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N Engl J Med. Pandemic Vaccines — The Legal Landscape

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  • N Engl J Med. Pandemic Vaccines — The Legal Landscape

    Pandemic Vaccines -- The Legal Landscape (N Engl J Med., extract, edited)

    [Source:, extract, edited, <cite cite="">NEJM -- Pandemic Vaccines -- The Legal Landscape</cite>.]

    Volume 362:1949-1952 May 27, 2010
    Number 21

    Pandemic Vaccines — The Legal Landscape

    Wendy E. Parmet, J.D.

    Vaccines and vaccination law feature prominently in pandemic preparedness plans. The recent H1N1 influenza vaccine program provides an important opportunity to assess the complex and perhaps paradoxical effects of vaccine laws during a pandemic.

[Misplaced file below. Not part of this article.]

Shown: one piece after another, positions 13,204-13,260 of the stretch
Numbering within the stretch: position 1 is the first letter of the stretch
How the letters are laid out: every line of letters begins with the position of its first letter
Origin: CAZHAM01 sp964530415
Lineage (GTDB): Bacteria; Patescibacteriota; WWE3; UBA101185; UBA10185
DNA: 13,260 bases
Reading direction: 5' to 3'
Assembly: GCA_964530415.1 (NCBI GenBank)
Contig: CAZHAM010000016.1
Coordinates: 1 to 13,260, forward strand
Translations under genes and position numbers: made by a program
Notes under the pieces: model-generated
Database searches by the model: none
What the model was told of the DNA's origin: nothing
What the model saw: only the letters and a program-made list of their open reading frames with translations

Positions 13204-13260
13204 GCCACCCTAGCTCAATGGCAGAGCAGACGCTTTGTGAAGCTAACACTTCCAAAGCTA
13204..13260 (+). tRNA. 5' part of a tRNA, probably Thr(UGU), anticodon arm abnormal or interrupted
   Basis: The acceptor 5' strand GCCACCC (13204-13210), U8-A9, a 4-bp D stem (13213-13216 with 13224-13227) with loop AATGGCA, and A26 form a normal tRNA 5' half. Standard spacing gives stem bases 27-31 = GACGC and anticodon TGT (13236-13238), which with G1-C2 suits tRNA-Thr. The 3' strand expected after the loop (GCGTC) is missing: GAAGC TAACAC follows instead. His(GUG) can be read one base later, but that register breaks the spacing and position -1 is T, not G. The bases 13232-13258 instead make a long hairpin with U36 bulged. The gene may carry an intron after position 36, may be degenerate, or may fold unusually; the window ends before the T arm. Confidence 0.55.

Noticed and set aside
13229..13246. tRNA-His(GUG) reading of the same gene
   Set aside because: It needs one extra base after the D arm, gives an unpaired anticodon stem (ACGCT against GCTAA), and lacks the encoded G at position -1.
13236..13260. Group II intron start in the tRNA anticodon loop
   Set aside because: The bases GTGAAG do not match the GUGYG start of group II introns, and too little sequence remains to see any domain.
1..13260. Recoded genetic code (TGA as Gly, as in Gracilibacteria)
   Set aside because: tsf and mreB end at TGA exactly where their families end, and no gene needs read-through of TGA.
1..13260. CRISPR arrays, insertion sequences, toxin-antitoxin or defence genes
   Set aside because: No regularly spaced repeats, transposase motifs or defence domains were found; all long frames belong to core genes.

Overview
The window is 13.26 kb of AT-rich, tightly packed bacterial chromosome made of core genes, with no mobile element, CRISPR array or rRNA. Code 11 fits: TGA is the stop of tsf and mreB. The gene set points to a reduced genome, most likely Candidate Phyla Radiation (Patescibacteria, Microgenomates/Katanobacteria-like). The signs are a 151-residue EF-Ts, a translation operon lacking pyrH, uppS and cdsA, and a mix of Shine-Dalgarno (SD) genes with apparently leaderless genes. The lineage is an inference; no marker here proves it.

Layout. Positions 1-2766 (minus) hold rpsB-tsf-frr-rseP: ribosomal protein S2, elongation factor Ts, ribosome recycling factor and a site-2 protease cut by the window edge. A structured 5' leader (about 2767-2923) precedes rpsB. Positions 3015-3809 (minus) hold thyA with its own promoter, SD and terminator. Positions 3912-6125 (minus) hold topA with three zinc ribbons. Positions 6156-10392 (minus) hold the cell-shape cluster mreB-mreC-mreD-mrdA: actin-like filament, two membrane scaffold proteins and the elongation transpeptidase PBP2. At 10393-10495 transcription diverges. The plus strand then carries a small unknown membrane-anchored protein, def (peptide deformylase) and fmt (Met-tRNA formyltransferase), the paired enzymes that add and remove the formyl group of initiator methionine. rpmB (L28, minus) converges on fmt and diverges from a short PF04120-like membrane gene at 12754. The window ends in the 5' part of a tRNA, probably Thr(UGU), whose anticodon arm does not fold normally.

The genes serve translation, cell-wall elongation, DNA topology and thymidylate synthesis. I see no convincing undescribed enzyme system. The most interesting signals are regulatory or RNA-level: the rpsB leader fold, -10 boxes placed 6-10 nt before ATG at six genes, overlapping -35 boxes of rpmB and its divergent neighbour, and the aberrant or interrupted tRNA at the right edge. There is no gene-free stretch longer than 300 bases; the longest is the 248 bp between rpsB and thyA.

The vaccine market is fragile, prone to shortages of both supply and demand. These shortages have been attributed to such factors as the high costs and low profits of vaccine production, the public's failure to appreciate the importance of vaccination (due, ironically, to vaccines' success in reducing the prevalence of once-common diseases), fears about vaccine safety, and tort liability. In order to protect public health, law must address each of these concerns. Resolving one without exacerbating another is always challenging; during a pandemic, it can be especially difficult.Ever since the 1976 National Swine Flu Vaccination Program, Congress has addressed these problems by coupling liability protection for vaccine makers with alternative compensation programs for injured patients. For example, the National Childhood Vaccine Injury Act (NCVIA, see National Childhood Vaccine Injury Act) provides relatively swift, but limited, compensation for persons with well-recognized listed injuries from covered vaccines. NCVIA also allows other claimants to go before a tribunal of Special Masters of the U.S. Court of Federal Claims, known as the Vaccine Court, to show that a vaccine caused their injury. This court's rulings can be reviewed by the U.S. Court of Appeals for the Federal Circuit. Parties who are dissatisfied with a Vaccine Court ruling also retain a limited right to sue in state court. Recently, the U.S. Supreme Court agreed to review a case, Bruesewitz v. Wyeth, in which the U.S. Court of Appeals for the Third Circuit held that NCVIA bars a state-law design-defect claim brought by a minor after the Vaccine Court found that the whole-cell diphtheria–pertussis–tetanus vaccine did not cause her neurologic injuries. The Supreme Court's decision in Bruesewitz should help to clarify which state-law claims survive NCVIA.